April 4, 1968.
Like the attack on Pearl Harbor on December 7th, the assassination of President Kennedy on November 22nd and other events of national importance, it was a day that would live in infamy.
This was the day, exactly 50 years ago, that marked the death of one of the Civil Rights Movement’s most notable and cherished leaders, Rev. Dr. Martin Luther King Jr.
For the Memphis black sanitation workers with whom he fought during his final days, King’s death was bittersweet.
Although undeniably tragic, King’s untimely death swayed the tide of public sentiment in the favor of the city’s black sanitation employees who went on strike in February of 1968 to fight for higher pay and safer working conditions.
Outrage over King’s passing galvanized a formerly divided Memphis community. Whites, especially clergymen, who stood on the sidelines as passive bystanders that remained neutral in their position on the ongoing strike before King died became active supporters of the sanitation worker after King’s assassination.
With their newfound support and more broad-based coalition, the black sanitation workers pressured then Mayor Henry Loeb to allow the city to finally negotiate with the black workers labor union.
On April 16th, 14 days after King’s killing, the men of the American Federation of State, County & Municipal Employees (AFSCME’s) Local 1733 were victorious and ended the strike after the City Council met their labor demands.
But King’s death dealt a devastating blow to the progress of the Civil Rights Movement. It would mark the end of a golden era of social, racial, and economic progress for African Americans.
50 years later, many organizations and people host celebrations that honor King’s sacrifice, but most importantly, that reflect on his life and legacy.
One of the largest ceremonies honoring Dr. King is organized by the Church of God in Christ (COGIC) and AFSCME – both organizations played a critical role in supporting the Black Sanitation Workers Strike of 1968 which Dr. King eventually led as part of his larger and final effort, the Poor People’s Campaign.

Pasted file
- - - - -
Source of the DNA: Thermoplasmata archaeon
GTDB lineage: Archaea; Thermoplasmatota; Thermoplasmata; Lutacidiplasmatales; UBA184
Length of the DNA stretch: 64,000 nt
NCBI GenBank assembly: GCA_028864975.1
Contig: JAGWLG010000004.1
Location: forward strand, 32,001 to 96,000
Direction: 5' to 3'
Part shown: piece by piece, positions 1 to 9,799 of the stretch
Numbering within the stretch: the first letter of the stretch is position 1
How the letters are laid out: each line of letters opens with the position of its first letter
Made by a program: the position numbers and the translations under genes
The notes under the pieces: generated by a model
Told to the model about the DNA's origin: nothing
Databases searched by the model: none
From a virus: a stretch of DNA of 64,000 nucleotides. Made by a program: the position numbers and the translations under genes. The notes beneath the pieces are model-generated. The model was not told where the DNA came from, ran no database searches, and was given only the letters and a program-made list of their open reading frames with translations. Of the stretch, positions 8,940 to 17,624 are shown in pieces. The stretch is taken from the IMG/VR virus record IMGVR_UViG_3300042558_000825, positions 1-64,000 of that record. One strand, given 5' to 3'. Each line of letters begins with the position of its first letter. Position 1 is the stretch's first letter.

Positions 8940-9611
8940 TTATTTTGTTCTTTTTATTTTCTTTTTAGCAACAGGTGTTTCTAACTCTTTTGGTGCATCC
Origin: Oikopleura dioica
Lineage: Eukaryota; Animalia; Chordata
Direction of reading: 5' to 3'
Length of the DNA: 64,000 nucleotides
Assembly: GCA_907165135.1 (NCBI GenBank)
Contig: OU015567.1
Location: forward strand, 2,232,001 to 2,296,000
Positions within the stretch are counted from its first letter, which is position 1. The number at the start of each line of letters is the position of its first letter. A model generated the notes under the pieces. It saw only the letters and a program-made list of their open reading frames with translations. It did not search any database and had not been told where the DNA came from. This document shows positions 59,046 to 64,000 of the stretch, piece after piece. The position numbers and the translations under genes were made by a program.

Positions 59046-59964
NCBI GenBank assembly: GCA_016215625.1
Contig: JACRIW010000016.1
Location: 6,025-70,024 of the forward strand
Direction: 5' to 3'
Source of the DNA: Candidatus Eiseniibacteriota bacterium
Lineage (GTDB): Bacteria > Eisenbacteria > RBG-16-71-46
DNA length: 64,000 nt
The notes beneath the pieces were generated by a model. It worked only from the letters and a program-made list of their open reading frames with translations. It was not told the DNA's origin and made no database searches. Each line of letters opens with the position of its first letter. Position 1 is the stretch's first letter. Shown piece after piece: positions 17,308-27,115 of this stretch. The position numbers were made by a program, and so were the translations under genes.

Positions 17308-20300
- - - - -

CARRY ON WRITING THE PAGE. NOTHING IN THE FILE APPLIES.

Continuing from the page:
In a full-circle moment, Memphis Temple COGIC and AFSCME are hosting one of the largest memorials for Dr. King called the I AM 2018 Conference.
The I AM 2018 Conference – which references the I AM A MAN slogan on the black sanitation workers protest signs that captured their outcry during their strike – seeks to resuscitate the ideals and efforts that King fought for half a century ago.
This 3-day celebration not only celebrates King’s life but seeks to continue his legacy.
The Presiding Bishop of COGIC, Bishop Charles Blake, has a keen social awareness of the truth in Tony Benn’s quote, “Every generation must fight their own battles again and again. There’s no final victory and there’s no final defeat.”
Since King’s death, and because of his life’s work, our nation has made progress by leaps and bounds. Among the bills that King played an instrumental role in passing were the 1964 Civil Rights Act, the 1965 Voting Rights Act, and the 1968 Fair Housing Act.
Each of these constitutional amendments signaled the end of government-backed, legalized racial discrimination.
But the fight against discrimination, for equality, justice, and basic human dignity continues today. The people, places, and circumstances surrounding social injustice may change, but the core issues remain.
African Americans still claim some of the worst indicators for quality of life. Blacks still fight to receive fair wages, quality schools, decent housing, and fair treatment under the criminal justice system.
Given this reality, Bishop Blake is bringing together those within the faith and labor communities to place pressure on city officials in urban areas where racial discrimination still rears its ugly head.
In 2017, Blake – who believes that churches can be a force for social change – demanded that the St. Louis Mayor investigate acts of deadly force by police officers after protests erupted when ex-police officer Jason Stockley was acquitted of wrongdoing in a deadly shooting.
Blake plans to continue to apply pressure on elected officials when appropriate to hold them accountable for their actions.
Coalitions like COGIC and AFSME keep hope alive that King’s message, ideals, and tactics for social change can be revived and that his legacy can be protected from the threat of reversal.
For King’s supporters, the next big milestone is to look ahead 50 years from now and begin imagining the kind of progress that King would have wanted to achieve had he still been alive and then planning actions that will make King’s dream a reality.
To watch the celebration of the I AM Conference, go to IAM2018.org.